BlackBerry Androi dapps

In addition to providing a sneak peek at the future of BlackBerry tablets and smartphones with the introduction of the BBX software platform today, RIM announced a few new updates for the existing BlackBerry Playbook tablet.

First, the Native Software Developer Kit, or NDK has hit version 1.0 which means the tools to create native apps for the PlayBook are finally out of beta. Developers can also write apps using Adobe AIR and other software tools.

But the much more exciting is that a beta version of NDK 2.0 is also now available — and developers can download BlackBerry PlayBook OS 2.0 beta from the BlackBerry Dev Zone and install it on a PlayBook starting today.

The new beta operating system includes a number of enhancements, but one of the most hyped new features is support for some Android applications. This will allow developers to write apps for Google Android phones and tablets, and deliver them to BlackBerry PlayBook users with minimal fuss.

PlayBook users will be able to download, install, and run Android apps just as if they were native apps written for the tablet.

BlackBerry PlayBook OS 2.0 also supports Adobe AIR 3.0, Adobe Flash 11, and WebGL.

Right now the beta software is aimed at developers rather than the general public. Hopefully it’s a sign that users will be able to update their devices soon as well.

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5 replies on “RIM launches BlackBerry PlayBook OS 2.0 beta (with Android app support)”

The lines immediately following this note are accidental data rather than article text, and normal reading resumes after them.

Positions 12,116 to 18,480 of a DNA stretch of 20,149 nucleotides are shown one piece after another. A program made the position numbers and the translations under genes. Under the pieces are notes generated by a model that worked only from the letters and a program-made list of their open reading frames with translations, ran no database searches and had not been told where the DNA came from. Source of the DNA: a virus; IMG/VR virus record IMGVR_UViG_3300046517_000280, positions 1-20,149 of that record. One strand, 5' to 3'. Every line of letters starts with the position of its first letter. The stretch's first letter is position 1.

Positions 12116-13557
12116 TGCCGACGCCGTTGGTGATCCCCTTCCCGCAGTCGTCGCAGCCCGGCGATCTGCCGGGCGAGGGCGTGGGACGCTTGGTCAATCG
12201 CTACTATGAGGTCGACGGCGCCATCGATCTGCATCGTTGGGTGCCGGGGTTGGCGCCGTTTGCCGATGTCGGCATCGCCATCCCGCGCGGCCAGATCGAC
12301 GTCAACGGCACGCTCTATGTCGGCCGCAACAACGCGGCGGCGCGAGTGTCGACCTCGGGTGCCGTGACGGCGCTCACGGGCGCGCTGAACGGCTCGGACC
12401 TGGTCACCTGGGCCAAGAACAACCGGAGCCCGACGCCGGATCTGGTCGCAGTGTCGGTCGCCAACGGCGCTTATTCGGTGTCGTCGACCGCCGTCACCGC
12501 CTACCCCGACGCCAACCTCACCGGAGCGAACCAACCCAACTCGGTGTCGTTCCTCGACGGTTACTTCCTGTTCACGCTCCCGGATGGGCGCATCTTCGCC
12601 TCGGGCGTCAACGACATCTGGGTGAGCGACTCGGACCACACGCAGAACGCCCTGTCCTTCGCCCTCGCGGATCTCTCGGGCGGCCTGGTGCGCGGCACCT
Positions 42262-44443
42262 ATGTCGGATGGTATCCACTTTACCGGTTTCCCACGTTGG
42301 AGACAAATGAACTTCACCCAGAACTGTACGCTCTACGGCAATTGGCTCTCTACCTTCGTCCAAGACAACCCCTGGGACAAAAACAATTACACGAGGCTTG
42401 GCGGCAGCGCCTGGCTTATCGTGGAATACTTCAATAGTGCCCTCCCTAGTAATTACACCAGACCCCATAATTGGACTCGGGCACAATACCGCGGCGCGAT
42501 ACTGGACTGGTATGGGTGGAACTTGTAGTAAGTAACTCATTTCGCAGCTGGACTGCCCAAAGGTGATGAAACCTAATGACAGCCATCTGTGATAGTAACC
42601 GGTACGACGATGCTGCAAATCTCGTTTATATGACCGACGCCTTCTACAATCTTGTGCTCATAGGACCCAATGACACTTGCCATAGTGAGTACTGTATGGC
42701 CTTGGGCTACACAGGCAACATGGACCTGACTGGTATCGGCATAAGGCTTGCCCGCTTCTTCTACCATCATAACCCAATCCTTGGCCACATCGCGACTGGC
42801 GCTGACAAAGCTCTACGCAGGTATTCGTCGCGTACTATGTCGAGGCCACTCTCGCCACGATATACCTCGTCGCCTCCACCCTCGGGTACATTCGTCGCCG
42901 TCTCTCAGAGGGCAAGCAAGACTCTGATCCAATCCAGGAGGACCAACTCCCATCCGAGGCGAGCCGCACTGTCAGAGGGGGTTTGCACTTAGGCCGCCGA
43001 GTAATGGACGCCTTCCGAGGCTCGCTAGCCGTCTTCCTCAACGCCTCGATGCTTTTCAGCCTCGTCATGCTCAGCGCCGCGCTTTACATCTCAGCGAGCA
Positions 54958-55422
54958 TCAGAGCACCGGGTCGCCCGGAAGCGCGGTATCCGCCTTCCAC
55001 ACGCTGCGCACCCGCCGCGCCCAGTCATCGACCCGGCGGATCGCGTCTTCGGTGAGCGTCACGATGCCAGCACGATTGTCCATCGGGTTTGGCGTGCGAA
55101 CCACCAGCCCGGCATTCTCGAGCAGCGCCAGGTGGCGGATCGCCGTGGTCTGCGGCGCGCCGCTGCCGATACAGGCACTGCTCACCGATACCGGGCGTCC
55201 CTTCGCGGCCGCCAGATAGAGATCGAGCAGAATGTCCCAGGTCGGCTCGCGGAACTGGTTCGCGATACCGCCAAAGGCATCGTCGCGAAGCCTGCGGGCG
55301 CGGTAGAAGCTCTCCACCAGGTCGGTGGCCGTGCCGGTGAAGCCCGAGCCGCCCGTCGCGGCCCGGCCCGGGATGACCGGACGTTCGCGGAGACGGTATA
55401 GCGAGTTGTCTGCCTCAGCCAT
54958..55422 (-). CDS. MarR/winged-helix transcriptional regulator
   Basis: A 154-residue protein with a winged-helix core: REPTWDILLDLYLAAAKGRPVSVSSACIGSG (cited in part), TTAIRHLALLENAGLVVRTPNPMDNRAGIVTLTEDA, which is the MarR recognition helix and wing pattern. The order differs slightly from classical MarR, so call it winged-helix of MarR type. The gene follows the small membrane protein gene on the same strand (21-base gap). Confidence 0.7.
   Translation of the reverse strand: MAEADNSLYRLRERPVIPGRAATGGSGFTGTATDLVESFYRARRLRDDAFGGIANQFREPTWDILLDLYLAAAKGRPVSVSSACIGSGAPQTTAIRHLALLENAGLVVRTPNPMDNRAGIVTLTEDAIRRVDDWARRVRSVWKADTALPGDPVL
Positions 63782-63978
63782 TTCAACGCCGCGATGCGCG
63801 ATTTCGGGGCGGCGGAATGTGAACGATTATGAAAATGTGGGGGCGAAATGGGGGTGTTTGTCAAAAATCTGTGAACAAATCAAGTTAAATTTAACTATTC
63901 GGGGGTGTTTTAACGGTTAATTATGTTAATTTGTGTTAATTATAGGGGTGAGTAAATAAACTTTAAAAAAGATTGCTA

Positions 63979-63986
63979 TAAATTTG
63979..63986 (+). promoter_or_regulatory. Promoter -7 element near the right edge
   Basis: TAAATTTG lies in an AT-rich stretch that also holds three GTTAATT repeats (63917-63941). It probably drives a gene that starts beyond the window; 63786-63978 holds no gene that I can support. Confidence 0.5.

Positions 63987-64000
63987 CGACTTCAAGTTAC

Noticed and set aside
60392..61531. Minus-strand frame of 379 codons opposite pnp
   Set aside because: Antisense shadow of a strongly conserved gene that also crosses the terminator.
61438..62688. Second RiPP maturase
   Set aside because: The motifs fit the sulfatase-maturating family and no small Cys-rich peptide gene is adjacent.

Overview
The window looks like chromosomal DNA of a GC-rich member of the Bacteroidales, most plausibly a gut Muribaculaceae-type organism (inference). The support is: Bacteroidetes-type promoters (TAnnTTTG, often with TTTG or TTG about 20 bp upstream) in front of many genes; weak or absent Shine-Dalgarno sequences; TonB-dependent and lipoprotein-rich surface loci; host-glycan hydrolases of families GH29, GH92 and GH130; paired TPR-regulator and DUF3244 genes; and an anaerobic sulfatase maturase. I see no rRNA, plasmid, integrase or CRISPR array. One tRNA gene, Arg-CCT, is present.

1. I think that although there are formidable restrictions on the Android apps, its not a reason to despair, leave the NDK to blackberry developers.  I mean really, what are we going to do with apps written to change the android keyboard? The only one that realllly gets under my skin is the in app purchases.

  2. The Android app support is still only BB-signed apps through the BB app store?

    1. Side loading apps should still work as long as it doesn’t deal with any Live Wallpaper, SIP and SIP VoIP, anything built using the Native
      Development Kit, apps containing only App Widgets, any packages which rely on Google Maps, in-app billing services, Android’s text-to-speech engine, or the cloud-to-device messaging system, and apps containing
      more than one activity tied to the Launcher.

      Hopefully, someone else will come out with a better emulator or find a way to dual boot Android but for now there are some fairly distinct limitations for running Android apps on the Playbook.

      Though the main reason to want to run Android Apps on the Playbook is because they have yet to build much of a app database for the Playbook but hopefully that will change soon.

        1. Would have to agree with the sentiment, latest report indication they won’t release the final update till February 2012.

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